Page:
Optical follow-up of the neutron star-black hole mergers S200105ae and S200115j

LIGO and Virgo’s third observing run (O3) revealed the first neutron star–black hole merger candidates in gravitational waves, and here we describe our optical search for two of them.
Optical follow-up of the neutron star-black hole mergers S200105ae and S200115j

Image Credit: Francois
 Foucart, University of New Hampshire

Multi-messenger astronomy is the science of using multiple different astronomical “senses” to learn about the universe. These “senses” conventionally correspond to electromagnetic radiation, neutrinos, and gravitational waves, or ripples in spacetime predicted by Einstein’s theory of General Relativity. Mergers of compact objects all produce gravitational waves. Some special types such as binary neutron star (BNS) and neutron star--black hole (NSBH) mergers are also hypothesized to produce kilonovae, which are electromagnetic signatures of these mergers that can be seen in optical light. August 17, 2017 brought the groundbreaking discovery of the BNS merger GW170817, observed by the LIGO and Virgo GW detectors. The joint multi-messenger detection of GW170817 along with its electromagnetic counterparts, a short gamma-ray burst, and a kilonova revolutionized many areas of physics, including nuclear physics and cosmology, in a way that it could not have if we had only detected the event using only one “sense”.

This past March concluded an 11-month long period during which LIGO and Virgo were on and detecting gravitational waves. Their latest observing run (O3) yielded a number of fascinating candidates, including a few possible BNS mergers, several potential NSBH mergers, and a myriad of binary black holes (BBHs).  Unlike BNS systems, NSBH systems have never before been seen.  The multi-messenger detection of an NSBH merger could provide the ideal laboratory for studying dense nuclear matter and independently measuring the local expansion rate of the universe.

The detection of NSBH merger candidates during O3 motivated several searches by optical telescopes to unveil the mysterious nature of their kilonova emission.  Targeted kilonova searches pose significant challenges for optical telescopes given that kilonovae are faint and fast-fading. In addition, GW events are poorly localized; astronomers must search a large sky region to find the exact position of the merger. In our paper, we use the Zwicky Transient Facility, a large camera on Palomar Observatory’s Samuel Oschin Telescope, along with a large collaboration of astronomers in the Global Relay of Observatories Watching Transients Happen (GROWTH), to search for kilonovae associated with two candidate NSBH events, S200105ae and S200115j. The work of these world-wide collaborations is essential, as vibrant teams of members receive calls for each alert, more often than not in the middle of the night! Our well-honed routine involved triggering telescope observations, identifying transient candidates in our images, and verifying whether those transients were consistent with kilonovae with imaging and spectroscopy. Ultimately, though we couldn’t find any kilonovae, we could infer properties of these NSBH mergers and their kilonovae even by not finding them, as non-detection gives us insights about what could have possibly been there.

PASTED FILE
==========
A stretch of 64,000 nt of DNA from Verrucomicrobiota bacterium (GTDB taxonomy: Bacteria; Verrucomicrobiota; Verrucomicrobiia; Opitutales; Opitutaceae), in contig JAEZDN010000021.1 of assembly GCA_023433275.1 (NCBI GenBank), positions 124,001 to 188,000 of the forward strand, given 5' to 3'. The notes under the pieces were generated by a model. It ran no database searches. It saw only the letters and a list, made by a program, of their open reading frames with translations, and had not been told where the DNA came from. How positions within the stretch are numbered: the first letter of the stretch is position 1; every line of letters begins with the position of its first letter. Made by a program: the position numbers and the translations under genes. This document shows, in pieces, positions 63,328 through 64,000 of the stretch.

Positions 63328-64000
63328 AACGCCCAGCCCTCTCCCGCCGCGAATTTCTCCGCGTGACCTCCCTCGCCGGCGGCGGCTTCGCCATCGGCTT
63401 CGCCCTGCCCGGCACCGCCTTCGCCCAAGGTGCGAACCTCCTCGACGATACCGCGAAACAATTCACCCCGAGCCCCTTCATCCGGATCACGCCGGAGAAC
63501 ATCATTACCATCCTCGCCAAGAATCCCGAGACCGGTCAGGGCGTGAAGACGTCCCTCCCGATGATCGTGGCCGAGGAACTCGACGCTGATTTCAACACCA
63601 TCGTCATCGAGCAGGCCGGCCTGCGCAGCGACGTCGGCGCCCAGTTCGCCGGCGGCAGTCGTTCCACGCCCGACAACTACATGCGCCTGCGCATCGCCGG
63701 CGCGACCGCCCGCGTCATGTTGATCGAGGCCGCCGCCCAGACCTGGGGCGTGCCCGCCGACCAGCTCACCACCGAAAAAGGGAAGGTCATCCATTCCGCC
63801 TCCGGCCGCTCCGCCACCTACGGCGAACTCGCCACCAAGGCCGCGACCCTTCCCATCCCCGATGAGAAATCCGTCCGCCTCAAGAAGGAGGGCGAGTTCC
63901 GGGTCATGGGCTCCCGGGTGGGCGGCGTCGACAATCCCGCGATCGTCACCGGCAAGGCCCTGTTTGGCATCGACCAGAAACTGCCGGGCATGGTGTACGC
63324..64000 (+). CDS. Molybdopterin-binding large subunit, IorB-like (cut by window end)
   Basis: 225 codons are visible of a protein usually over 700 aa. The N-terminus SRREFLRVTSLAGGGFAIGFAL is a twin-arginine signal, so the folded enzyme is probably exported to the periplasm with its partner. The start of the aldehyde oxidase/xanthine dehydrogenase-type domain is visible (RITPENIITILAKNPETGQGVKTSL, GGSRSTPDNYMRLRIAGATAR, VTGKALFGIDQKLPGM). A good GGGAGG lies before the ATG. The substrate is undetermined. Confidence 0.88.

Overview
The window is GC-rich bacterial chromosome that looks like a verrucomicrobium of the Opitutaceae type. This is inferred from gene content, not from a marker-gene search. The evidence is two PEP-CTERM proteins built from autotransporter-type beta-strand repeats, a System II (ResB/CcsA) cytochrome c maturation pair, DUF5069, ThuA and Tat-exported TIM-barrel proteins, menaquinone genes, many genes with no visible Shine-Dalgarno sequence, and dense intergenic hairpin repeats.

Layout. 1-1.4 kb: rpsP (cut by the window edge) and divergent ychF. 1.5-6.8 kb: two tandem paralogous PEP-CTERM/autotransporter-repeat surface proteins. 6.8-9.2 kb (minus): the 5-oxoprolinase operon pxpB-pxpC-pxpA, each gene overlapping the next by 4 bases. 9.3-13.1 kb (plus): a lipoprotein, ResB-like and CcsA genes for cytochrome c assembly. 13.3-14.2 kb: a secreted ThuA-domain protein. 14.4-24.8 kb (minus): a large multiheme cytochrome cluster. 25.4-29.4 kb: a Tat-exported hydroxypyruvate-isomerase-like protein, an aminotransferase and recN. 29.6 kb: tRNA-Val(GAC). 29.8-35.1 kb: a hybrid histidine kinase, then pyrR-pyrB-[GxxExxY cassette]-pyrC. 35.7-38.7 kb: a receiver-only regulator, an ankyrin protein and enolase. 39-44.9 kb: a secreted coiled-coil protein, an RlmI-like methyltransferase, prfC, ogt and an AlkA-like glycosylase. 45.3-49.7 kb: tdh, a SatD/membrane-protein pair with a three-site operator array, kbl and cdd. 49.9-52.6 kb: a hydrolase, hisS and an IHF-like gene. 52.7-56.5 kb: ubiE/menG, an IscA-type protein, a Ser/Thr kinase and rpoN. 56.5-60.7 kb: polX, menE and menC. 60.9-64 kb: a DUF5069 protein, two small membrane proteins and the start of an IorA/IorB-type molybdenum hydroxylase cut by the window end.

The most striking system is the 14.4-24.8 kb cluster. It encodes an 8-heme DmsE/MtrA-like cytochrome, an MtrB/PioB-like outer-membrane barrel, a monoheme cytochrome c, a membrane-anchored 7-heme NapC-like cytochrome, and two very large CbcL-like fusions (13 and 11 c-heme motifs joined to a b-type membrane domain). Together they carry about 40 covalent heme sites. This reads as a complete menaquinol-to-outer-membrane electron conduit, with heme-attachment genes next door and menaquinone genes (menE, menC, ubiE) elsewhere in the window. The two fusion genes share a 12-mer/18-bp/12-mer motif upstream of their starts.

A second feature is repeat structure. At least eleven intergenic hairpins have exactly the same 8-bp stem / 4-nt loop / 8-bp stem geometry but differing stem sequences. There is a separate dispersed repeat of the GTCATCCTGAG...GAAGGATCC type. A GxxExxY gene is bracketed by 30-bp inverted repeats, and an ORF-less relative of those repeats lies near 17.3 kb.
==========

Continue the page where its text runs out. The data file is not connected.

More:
Kilonovae are amongst the few ways to confirm the very existence of NSBH systems, whose gravitational waveforms look very similar to that of low mass BBH systems. Our study shows that there is immense promise in undertaking searches for the kilonova counterparts of NSBH mergers, as they are within reach of modern optical telescopes.  Continuing follow-ups of NSBH mergers is essential in granting key insights into the nature of the elusive NSBH population as a whole.

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